The Field Equations of Gravitation
On November 25, 1915, Einstein presented to the physics-mathematics section of the Prussian Academy of Sciences a paper in which 'finally the general theory of relativity is closed as a logical structure' [E1]. The title of that paper is identical with the heading of the present chapter, in which it is described how his field equations reached their final form.
Einstein was still a professor at the ETH when he presented his report to the Vienna meeting discussed in Chapter 13. However, by then he had already decided to leave Zürich.
In the spring of 1913, Planck and Nernst had come to Zürich for the purpose of sounding out Einstein about his possible interest in moving to Berlin. A combination of positions was held out to him: membership in the Prussian Academy with a special salary to be paid, half by the Prussian government and half by the physics-mathematics section of the Academy from a fund maintained with outside help, a professorship at the University of Berlin with the right but not the obligation to teach, and the directorship of a physics institute to be established. The new institute was to be under the auspices of the Kaiser Wilhelm Gesellschaft, an organization founded in 1911 to support basic research with the aid of funds from private sources.*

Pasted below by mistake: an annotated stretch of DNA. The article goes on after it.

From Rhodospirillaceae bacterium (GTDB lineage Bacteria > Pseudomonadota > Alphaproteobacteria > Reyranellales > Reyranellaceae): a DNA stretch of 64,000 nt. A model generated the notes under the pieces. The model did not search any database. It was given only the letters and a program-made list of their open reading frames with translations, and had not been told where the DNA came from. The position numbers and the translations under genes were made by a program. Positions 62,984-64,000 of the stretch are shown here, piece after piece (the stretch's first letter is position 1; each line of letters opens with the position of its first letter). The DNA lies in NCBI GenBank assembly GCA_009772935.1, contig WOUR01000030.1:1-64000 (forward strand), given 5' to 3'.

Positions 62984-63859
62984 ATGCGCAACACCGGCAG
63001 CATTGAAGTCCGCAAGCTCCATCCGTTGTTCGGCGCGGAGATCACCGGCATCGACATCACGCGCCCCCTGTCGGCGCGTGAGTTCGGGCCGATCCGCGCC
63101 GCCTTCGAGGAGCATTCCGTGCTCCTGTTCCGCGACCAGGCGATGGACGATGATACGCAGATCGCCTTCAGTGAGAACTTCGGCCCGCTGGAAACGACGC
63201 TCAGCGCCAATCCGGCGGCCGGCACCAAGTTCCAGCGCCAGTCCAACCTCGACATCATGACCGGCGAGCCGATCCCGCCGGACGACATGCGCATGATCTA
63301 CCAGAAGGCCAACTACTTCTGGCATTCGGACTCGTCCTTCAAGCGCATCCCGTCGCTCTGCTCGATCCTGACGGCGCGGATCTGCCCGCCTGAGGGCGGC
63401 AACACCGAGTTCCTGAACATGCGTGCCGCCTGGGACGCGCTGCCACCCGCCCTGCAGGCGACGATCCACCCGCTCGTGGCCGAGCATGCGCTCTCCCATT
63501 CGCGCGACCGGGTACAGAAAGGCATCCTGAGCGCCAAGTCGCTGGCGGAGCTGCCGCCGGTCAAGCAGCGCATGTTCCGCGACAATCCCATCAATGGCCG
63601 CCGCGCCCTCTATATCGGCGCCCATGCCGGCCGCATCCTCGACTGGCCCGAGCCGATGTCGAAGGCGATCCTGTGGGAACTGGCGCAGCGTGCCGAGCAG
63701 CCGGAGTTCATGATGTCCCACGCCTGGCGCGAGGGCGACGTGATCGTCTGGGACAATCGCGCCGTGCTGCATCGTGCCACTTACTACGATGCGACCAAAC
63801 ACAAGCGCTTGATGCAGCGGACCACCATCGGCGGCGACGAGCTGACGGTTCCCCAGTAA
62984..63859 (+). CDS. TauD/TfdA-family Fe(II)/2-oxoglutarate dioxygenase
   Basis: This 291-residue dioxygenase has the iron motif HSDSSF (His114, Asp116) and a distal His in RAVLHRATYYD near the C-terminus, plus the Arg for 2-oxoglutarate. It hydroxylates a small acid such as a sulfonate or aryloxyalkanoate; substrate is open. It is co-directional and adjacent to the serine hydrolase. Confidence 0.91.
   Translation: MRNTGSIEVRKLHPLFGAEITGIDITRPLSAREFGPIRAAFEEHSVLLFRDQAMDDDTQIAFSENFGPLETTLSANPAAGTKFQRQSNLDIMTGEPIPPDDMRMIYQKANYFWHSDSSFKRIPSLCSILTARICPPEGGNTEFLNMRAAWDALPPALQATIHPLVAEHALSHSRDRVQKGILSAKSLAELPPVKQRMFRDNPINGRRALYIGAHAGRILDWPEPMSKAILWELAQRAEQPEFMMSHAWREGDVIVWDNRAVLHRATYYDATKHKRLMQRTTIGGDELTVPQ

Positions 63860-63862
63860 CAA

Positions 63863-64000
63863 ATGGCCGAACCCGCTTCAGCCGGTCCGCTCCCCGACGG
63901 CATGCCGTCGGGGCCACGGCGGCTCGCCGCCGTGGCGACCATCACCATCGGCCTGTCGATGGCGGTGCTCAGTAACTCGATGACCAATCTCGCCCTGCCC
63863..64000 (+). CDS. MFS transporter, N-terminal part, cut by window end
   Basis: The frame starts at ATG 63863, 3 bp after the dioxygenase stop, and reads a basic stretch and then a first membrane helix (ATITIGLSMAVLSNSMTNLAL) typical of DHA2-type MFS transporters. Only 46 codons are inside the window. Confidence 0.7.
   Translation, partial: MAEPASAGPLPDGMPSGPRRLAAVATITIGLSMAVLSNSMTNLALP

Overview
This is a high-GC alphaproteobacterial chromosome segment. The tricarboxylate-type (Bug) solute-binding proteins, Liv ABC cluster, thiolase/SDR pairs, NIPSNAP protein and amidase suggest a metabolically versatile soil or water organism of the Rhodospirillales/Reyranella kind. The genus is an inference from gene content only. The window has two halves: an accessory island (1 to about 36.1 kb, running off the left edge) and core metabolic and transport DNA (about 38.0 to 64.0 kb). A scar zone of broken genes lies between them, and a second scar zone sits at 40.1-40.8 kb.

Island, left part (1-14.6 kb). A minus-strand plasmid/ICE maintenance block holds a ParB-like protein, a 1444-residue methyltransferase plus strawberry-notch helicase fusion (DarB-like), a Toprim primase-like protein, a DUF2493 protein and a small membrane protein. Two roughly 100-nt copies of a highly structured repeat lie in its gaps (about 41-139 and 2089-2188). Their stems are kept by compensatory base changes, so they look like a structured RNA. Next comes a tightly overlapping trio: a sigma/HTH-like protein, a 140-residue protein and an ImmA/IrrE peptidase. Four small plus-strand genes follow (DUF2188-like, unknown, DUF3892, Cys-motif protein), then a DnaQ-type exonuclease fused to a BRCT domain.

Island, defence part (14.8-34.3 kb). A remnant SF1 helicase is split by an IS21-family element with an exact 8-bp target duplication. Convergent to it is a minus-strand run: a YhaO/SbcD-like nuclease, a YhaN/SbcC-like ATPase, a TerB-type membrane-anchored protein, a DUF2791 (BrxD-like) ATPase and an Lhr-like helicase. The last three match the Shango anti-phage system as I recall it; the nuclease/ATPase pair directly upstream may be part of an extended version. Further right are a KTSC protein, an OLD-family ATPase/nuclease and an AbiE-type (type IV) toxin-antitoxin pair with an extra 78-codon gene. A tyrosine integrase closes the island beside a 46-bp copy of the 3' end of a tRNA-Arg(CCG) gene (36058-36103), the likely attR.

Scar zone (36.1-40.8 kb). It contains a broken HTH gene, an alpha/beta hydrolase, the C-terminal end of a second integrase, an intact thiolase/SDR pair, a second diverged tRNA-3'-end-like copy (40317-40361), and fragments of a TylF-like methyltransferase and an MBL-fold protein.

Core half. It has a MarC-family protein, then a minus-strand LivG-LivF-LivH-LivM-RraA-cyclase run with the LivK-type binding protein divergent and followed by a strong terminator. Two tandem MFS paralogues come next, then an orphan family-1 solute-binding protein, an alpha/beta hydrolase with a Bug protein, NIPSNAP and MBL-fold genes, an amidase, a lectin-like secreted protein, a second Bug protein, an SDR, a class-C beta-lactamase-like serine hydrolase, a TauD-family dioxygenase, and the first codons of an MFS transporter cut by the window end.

Much later, Einstein recalled an interesting exchange between himself and Planck during this Zürich visit. ' Planck had asked him what he was working on, and Einstein described general relativity as it was then. Planck said, "As an older friend I must advise you against it for in the first place you will not succeed; and even if you succeed, no one will believe you."' [S1].
Einstein reacted rapidly and positively to the approach from Berlin. His correspondence from that period makes abundantly clear the principal reason for his interest in this offer. Neither then nor later was he averse to discussing physics issues with younger colleagues and students; but he had had enough of teaching classes. All he wanted to do was think. The catalogue of PhD theses awarded at____________________